Twentieth Anniversary: Maintain Your Rage And Enthusiasm

On the 20th anniversary of the Dismissal, Whitlam spoke at a commemorative dinner at the now Old Parliament House in Canberra.

The speech deals with many of the constitutional and political issues raised by the Dismissal, including the role played by the High Court Chief Justice Sir Garfield Barwick.

“Maintain your rage and your enthusiasm through the campaign for the election now to be held and until polling day.”

Ladies and gentlemen,

I refer emphatically to the next Federal election.

The ultimate answer to those who sought to deny the legitimacy of a Labor Government, not just in November 1975, but from the beginning, after December 1972, will be a Labor victory in 1996.

In quoting myself from my impromptu remarks out there on the steps, I want to be understood in a thoroughly contemporary sense. [Read more…]

Australia Needs A New Flag

This is an extract from Gough Whitlam’s speech at the ALP Annual Dinner in Melbourne.

On the question of national identity, I come to an even more emotive topic, the Flag. Australians need a flag which is recognisable in all other countries and is acceptable to everyone in this country. When the Flags Act was passed in 1953 the only members of the UN and the Commonwealth which included the Union Jack in their flags were the UK, Australia, New Zealand, South Africa and Canada. At that time the Union Jack was also included in the flags of six UN trust territories, including New Guinea. None of them included it in the national flags which they adopted on independence.

Today the only members of the UN which include the Union Jack in their flags are the UK, Australia, New Zealand and Fiji and the only members of the Commonwealth which do so are the UK, Australia, New Zealand and Tuvalu. Canada is the oldest member of the Commonwealth and South Africa has been readmitted to it. The flag of neither country now includes the Union Jack. [Read more…]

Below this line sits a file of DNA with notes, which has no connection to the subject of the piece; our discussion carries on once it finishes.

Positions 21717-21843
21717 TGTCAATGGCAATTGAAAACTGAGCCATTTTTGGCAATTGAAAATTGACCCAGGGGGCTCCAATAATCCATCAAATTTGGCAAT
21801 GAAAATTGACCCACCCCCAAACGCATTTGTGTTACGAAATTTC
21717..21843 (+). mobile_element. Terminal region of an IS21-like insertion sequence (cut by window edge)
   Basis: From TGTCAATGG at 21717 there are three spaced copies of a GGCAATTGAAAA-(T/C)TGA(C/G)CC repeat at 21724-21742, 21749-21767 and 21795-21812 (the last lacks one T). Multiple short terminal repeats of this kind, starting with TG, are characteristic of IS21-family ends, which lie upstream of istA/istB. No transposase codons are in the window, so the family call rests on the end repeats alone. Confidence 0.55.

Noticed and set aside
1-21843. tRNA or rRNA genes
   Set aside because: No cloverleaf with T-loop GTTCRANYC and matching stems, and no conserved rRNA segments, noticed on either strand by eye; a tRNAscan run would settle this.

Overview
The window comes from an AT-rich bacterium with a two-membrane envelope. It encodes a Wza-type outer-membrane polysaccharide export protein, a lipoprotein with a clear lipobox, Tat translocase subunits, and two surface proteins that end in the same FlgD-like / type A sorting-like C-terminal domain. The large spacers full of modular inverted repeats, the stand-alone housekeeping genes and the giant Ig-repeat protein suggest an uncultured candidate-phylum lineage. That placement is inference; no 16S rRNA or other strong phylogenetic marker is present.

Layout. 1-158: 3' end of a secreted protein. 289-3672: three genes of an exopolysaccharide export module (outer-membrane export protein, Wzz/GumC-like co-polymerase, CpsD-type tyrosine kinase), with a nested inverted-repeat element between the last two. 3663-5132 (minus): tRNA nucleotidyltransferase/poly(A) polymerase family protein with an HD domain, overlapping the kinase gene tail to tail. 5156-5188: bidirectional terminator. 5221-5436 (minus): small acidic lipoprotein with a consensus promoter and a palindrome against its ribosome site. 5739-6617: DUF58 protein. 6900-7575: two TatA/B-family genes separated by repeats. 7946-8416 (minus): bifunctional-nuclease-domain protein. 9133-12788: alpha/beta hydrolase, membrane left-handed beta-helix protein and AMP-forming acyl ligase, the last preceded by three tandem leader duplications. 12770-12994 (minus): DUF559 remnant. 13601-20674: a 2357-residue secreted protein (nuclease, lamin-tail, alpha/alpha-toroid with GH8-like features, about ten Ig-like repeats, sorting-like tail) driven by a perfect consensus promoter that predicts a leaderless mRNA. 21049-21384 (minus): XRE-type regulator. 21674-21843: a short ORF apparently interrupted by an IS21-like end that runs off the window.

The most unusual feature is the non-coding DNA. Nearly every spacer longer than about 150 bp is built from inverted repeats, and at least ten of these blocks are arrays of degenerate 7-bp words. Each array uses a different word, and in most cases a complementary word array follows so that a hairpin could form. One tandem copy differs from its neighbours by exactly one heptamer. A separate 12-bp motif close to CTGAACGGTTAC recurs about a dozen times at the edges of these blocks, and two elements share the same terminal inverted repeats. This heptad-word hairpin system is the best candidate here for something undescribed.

Gough Whitlam’s Post-Dismissal Press Conference

Whitlam was dismissed as Prime Minister at 1pm on November 11. The Parliament was dissolved at around 4.45pm.

After delivering his famous speech on the steps of Parliament House, Whitlam held a press conference.

WHITLAM: Clearly the great issue, almost the sole issue of this campaign will be whether the Government which the people elected with a majority in the House of Representatives will be allowed to govern from now on. The whole of this system is under challenge as we see. Now up till the very last division in the House of Representatives where, we have always believed, governments should be made and unmade. We won that division by a majority of ten votes; sixty-four for us, fifty-four for the others. And during this campaign the overwhelming issue will be, are we to have three year Governments in Australia; is the Party which gets a majority in the House of Representatives to be allowed to govern? That is, it’s the future of Parliamentary democracy as we have known it. [Read more…]